Posted on: Friday, August 17, 2007
By Rick Daysog
Advertiser Staff Writer
The family of a 3-year-old boy who suffered massive brain damage while being treated at Tripler Army Medical Center will receive more than $9.4 million under a ruling by a federal judge.
In a 67-page order yesterday, U.S. District Judge David Ezra found that Tripler was negligent in treating Parker Kohl, who is now blind, unable to walk, has to be fed through a tube and has an IQ of less than 30.
Tripler’s mistake “caused Parker to suffer cardiorespiratory arrest, resulting in severe and irreversible brain damage,” Ezra wrote.
The multimillion-dollar award is one of the largest against the 229-bed military hospital.
Last year, Ezra issued a record $16.5 million judgment in favor of the family of 2-year-old Islam Yasim Ibn Siddiq “Izzy” Peterson, who suffered severe brain damage after he was given carbon dioxide instead of oxygen at birth at Tripler in 2005.
That topped the previous high of $11.3 million, which was awarded in 1997 to the family of a baby who also suffered brain damage as a result of Tripler’s negligence.
Parker Kohl’s parents expressed relief when they were informed of yesterday’s nonjury award, said attorney Rick Fried, who represents the family.
The couple, Karen and Darius Kohl, have been under “tremendous” stress from the round-the-clock care requirements of their son, Fried said.
Karen gained about 100 pounds while handling her son’s needs as she and husband Darius, an Army sergeant, relocated their family from Schofield Barracks to Tacoma, Wash., to get better care for their son, Fried added.
The family plans to move to Nebraska next June when Darius Kohl is discharged.
“Their reaction is ‘We want to move on and thank God we have the care provided for in terms of money for Parker,'” said Fried.
“They aren’t holding any grudges against anybody. They just want to do the best they can with their life.”
Tripler officials could not be reached for immediate comment.
Assistant U.S. attorney Michael Burke, whose office represented Tripler, called the child’s situation “very, very tragic” but said the office took the position that Parker was given quality care.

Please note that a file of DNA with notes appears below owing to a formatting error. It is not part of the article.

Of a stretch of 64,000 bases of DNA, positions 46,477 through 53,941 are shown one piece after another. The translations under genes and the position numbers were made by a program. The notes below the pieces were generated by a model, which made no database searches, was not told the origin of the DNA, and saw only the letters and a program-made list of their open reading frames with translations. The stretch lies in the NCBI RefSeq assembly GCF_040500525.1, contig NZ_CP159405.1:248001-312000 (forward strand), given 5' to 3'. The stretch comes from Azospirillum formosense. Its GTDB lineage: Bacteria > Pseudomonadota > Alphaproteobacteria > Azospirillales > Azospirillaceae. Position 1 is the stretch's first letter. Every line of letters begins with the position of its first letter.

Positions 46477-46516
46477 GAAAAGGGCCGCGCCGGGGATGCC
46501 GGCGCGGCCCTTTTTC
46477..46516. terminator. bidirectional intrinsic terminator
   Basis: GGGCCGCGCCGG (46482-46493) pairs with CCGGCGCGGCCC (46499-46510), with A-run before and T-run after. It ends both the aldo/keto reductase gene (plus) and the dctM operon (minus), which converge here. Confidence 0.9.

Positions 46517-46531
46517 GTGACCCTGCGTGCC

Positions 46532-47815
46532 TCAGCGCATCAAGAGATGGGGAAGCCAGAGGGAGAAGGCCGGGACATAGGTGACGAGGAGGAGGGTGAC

According to the March 2006 lawsuit, Parker Kohl was born a healthy baby in December 2003 at Tripler, but was later diagnosed with a heart defect.
The boy developed a respiratory infection that required hospitalization in May 2004. During the hospital stay, the boy’s condition worsened.
In his ruling, Ezra said that Tripler’s staff failed to monitor and respond appropriately to the boy’s deteriorating condition.
Parker Kohl eventually went into cardiorespiratory arrest, resulting in “irreversible brain damage,” Ezra wrote.
Had Tripler’s staff taken appropriate steps, “Parker more likely than not would not have sustained severe and irreversible brain damage,” Ezra wrote.
Added Fried: “He would never have been a football player, because of the limitations of his heart, but his mental capacity would be normal.”
TROUBLES FOR HOSPITAL
Yesterday’s ruling comes as healthcare practices at Tripler have come under increased scrutiny.
An Advertiser investigation in 2006 found that the Moanalua hillside hospital had the second most malpractice claims against it – 331 – of the Army’s seven medical centers in the U.S.
Only William Beaumont Army Medical Center at Fort Bliss, Texas, had more during the same period, with 517 claims.
Fried, who has handled some previous lawsuits against Tripler, said he has no criticism on the experience and training of Tripler’s medical staff. But he said he believes that the negligence is due to “a failure in the chain of command” in which his client’s condition wasn’t monitored correctly.
“I’m not sure it’s unique (to Tripler) but … recently we’ve seen more problems here than we have at other facilities,” said Fried, who said he has handled seven to 10 Tripler cases over the past decade.
LIFETIME OF EXPENSES
Under Ezra’s ruling yesterday, Parker Kohl will receive nearly $1.4 million for lost future wages and more than $5.7 million for medical and other life care expenses.
His mother also will receive $375,000 for mental anguish and emotional distress and $400,000 for loss of care and companionship from her son. There is another $1.52 million in miscellaneous awards.
Fried said his attorney fees will be 25 percent of the total award, about $2.35 million. That fee is set by federal law.